Judge Won’t Let Alex Jones Use Bankruptcy to Avoid Sandy Hook Damages

The judge in Alex Jones’s bankruptcy case ruled on Thursday that he will not be allowed to use his Chapter 11 filing to evade paying more than $1 billion in verdicts to families of the Sandy Hook shooting.

The ruling by Judge Christopher Lopez in a Houston bankruptcy court means that Mr. Jones, the Infowars conspiracy broadcaster, will likely be working the rest of his life to pay his debt to the families. Last year, they were awarded historic damages in defamation lawsuits against him.

It also closes off the possibility that Mr. Jones could liquidate Infowars and force the families to accept whatever proceeds result, leaving him free to start a new business.

Earlier this year, the families asked that Judge Lopez order Mr. Jones to pay them the full damage awards, with no possibility of a trial or a forced settlement over a lesser amount — in legal terms, to make Mr. Jones’s debts to the families “non-dischargeable” through bankruptcy.

Mr. Jones spent years spreading lies that the 2012 shooting that killed 20 first graders and six educators at Sandy Hook Elementary School in Newtown, Conn., was a hoax aimed at confiscating Americans’ firearms. In 2018, the families of 10 victims sued him for defamation, and in trials in Texas and Connecticut they were awarded $1.4 billion in damages. As the cases went to trial, Infowars declared bankruptcy, and Mr. Jones declared personal bankruptcy late last year.

The families have been fighting him in bankruptcy court ever since.

Lawyers for the families had argued that Mr. Jones acted with “willful and malicious” intent in spreading lies about the families. In bankruptcy law, debts incurred through actions that are deemed “willful and malicious” are exempt from the protections for debtors offered through the courts.

Judge Lopez ruled in the families’ favor for about $1.1 billion in damages awarded to the relatives of nine victims who sued Mr. Jones in Connecticut. But he excluded $323 million in attorneys’ fees and costs awarded in the Connecticut lawsuit, ruling that the trial record did not clearly establish that those damages stemmed from “willful and malicious” actions.

Judge Lopez’s ruling was more mixed in the Sandy Hook lawsuit in Texas, won by Neil Heslin and Scarlett Lewis, whose son Jesse Lewis died in the shooting. A Texas jury had awarded the parents $49 million in damages last year. On Thursday, Judge Lopez ruled that a trial is necessary to determine whether $44 million in punitive damages, the bulk of the award, meets the “willful and malicious” standard.

Mr. Jones’s lawyers had argued that his target was “the deep state,” not the families, and that Mr. Jones was raising questions about the official narrative of a national tragedy, as he has for other events. So while he was “reckless,” his lawyer Chris Davis said, “the idea that he had a willful and malicious intent is in substantial and factual dispute,” and needed to be adjudicated separately in court.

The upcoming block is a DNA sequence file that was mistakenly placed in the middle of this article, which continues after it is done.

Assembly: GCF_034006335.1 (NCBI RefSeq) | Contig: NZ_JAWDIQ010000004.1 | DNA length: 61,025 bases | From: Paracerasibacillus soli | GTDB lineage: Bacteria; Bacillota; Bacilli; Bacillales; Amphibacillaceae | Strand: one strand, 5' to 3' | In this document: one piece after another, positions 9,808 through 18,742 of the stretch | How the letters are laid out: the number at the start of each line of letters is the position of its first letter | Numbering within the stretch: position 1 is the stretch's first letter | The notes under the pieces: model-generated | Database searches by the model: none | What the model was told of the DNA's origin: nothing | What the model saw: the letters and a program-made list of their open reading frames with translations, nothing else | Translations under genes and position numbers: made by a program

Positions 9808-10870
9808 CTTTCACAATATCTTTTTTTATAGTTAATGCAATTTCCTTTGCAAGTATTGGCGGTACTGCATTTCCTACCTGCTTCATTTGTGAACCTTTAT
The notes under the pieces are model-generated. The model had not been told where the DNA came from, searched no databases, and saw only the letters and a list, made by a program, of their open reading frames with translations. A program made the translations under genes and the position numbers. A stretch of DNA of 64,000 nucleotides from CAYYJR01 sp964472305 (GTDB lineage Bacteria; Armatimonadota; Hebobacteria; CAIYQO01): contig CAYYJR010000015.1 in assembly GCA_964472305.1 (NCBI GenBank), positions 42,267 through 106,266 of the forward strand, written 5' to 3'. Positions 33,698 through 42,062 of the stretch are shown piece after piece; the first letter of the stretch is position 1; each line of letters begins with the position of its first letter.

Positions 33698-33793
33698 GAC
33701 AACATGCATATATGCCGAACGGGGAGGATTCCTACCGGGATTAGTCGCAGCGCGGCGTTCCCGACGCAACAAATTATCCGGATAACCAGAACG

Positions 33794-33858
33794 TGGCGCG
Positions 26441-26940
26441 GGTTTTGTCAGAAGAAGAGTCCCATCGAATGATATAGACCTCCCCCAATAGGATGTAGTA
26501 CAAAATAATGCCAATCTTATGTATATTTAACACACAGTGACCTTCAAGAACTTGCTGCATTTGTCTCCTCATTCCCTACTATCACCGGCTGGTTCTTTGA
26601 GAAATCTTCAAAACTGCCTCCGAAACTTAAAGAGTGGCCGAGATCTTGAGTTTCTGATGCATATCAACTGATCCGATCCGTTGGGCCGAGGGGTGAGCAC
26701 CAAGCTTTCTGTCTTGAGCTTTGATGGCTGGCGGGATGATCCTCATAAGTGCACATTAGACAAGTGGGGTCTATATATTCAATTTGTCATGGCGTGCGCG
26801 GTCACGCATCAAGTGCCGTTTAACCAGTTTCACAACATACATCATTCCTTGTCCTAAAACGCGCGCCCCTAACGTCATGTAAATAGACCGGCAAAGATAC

In the case brought by the parents of Jesse Lewis, the judge agreed that it was not clear whether most of the damages awarded to Mr. Heslin and Ms. Lewis were as a result of willful and not merely reckless behavior by Mr. Jones. That is what the trial will determine.

Although Infowars has estimated revenues of some $70 million a year, Infowars was able to file for Chapter 11 under the more lenient bankruptcy rules of the Small Business Reorganization Act, known as Subchapter V.

Unlike in a traditional Chapter 11 bankruptcy, Subchapter V gives creditors like the Sandy Hook families virtually no say in a restructuring plan, nor can they file a competing plan. Before Thursday’s ruling, an impasse in talks could have resulted in liquidation of the company.

A liquidation would have put the families in line to collect a fraction of the damages, leaving Mr. Jones free to start another company just like it. Though the ruling largely closes off a forced outcome like that, settlement talks continue because Mr. Jones’s current assets are likely not sufficient to cover the damages in full.

The bankruptcy case has dragged on for nine months, putting on hold a third and final damages trial in a defamation suit filed by Veronique De La Rosa and Leonard Pozner, the parents of Noah Pozner, a 6-year-old who died in the attack. They will take part in a potential settlement with Mr. Jones regardless of whether the damages trial takes place, through an agreement approved by the bankruptcy court.

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